(Welcome to Tales from the Box Office, our column that examines box office miracles, disasters, and everything in between, as well as what we can learn from them.)
To help button up "Titanic" week here at /Film, welcome to part two of the special two-part edition of this column. Earlier this week, we looked back at how "Tomorrow Never Dies," the second Pierce Brosnan "James Bond" effort, drew the short straw and had to go up against James Cameron's massive blockbuster in its opening weekend — and yes, 007 lost that fight. But what about the movie that finally dethroned "Titanic" at the box office? That honor, strangely enough, goes to 1998's "Lost in Space" which was, itself, a pretty sizable flop. Yet, it does have the honor of being the film that ended the longest winning streak in box office history.
New Line Cinema had big plans when they snatched up the rights to the classic sci-fi series from the '60s, with designs on launching a full-fledged multimedia franchise. Years before cinematic universes would become all the rage thanks to Marvel, the idea seemed to be to create a whole cinematic universe out of "Lost in Space." And yet, despite having the might to sink the ship that so many other big movies couldn't sink, those plans failed and never managed to extend beyond this single, expensive misfire.
In honor of the 25th-anniversary re-release of "Titanic," we're looking back at "Lost in Space," how it came to be, how New Line put the cart well in front of the horse expecting to create a franchise, how it managed to, for a single weekend, defeat one of the biggest movies ever, and what lessons we can learn from it all these years later. Let's dig in, shall we?
The Movie: Lost In Space
Hollywood was not always as franchise obsessed as it is these days. Be that as it may, New Line had franchise-sized dollar signs in its eyes when it scooped up the rights to "Lost in Space" in the '90s, hoping to adapt the classic '60s sci-fi series into an all-encompassing behemoth for a new generation. It would all stem from a big-budget movie, to be directed by Stephen Hopkins ("Predator 2"). Perhaps even more interesting, Akiva Goldsman, the man who would go on to write films such as "A Beautiful Mind" and "I Am Legend," would pen the script, following his work on movies such as "Batman & Robin" and "A Time to Kill."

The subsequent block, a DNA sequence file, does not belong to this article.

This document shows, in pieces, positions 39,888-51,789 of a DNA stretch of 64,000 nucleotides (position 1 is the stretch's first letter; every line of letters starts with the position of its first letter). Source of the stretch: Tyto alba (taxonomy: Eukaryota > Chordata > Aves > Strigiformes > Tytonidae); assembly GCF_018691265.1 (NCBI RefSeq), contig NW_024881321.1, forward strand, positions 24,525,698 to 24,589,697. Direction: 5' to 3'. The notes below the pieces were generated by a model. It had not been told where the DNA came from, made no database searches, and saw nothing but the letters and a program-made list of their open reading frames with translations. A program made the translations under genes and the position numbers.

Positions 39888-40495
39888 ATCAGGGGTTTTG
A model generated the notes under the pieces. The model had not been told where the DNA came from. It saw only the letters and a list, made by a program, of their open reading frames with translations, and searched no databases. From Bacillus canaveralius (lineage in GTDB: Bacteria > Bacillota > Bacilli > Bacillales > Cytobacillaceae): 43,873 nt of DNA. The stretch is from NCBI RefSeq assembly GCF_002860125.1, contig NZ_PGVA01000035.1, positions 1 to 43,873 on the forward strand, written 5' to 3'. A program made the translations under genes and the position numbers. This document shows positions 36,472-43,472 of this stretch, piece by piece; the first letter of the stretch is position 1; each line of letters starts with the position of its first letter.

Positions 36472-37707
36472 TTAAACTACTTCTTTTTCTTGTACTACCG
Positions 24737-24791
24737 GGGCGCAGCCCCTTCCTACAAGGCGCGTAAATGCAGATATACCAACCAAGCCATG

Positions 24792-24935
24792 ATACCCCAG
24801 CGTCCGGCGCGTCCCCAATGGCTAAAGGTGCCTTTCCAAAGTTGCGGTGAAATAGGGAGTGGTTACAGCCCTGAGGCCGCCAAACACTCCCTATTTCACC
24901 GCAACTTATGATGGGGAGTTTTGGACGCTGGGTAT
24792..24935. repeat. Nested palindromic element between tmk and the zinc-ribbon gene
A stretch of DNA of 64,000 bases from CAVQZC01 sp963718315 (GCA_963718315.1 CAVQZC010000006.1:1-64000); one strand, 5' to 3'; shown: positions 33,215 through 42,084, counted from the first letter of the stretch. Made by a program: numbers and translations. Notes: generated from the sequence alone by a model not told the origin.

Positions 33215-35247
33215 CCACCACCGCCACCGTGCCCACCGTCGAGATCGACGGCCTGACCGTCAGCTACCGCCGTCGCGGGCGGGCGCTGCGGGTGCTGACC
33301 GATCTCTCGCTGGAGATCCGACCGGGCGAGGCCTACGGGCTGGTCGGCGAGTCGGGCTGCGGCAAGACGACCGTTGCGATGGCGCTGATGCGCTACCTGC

Though budget figures vary a bit, the studio spent heavily on this one, with the number said to be in the $70 to $80 million range. Mind you, this was long before the era of the standard $100 million blockbuster. They tapped Industrial Light and Magic to handle the effects-heavy picture, with over 700 effects shots planned. Plus, the studio put together quite the ensemble cast led by William Hurt ("Jane Eyre"), Mimi Rogers ("Austin Powers"), Heather Graham ("Swingers"), Lacey Chabert ("Mean Girls"), and then-newcomer Jack Johnson as the Robinson family at the center of it all, with Jared Harris ("Smoke"), Matt LeBlanc ("Friends"), and Gary Oldman ("The Fifth Element") also on board. What could possibly go wrong?
Production kicked off in early 1997, months before "Titanic," which boasted an insane $200 million budget, would kick off its record-breaking 15-week run atop the box office charts in December of that year. Though the two films could not seem more different, on paper, they had a date with destiny that nobody involved in either production could have possibly seen coming. New Line, in particular, was far too busy hatching plans for something much, much bigger.
The Next Star Trek? Not Exactly
New Line didn't just option the rights to the series in the hopes of making a single movie. Their plans were lofty, even by today's standards. "There are 70 million baby boomers out there who remember the original 'Lost in Space' because it combines family adventure with sci-fi action," New Line TV president Bob Friedman said to Variety in 1997, well in advance of the film's release.
The studio had much in mind, including a possible animated and live-action series, as well as lots of movie tie-ins, and the presumption that a movie sequel would also happen. They also signed book and toy deals, expecting that this could become the next "Star Trek." They even had two different book deals with Harper and Scholastic to market to two different demographics, with plans for more than ten books by the end of 1998. David Imhoff, senior VP/licensing and merchandising for New Line at the time, said this in '97: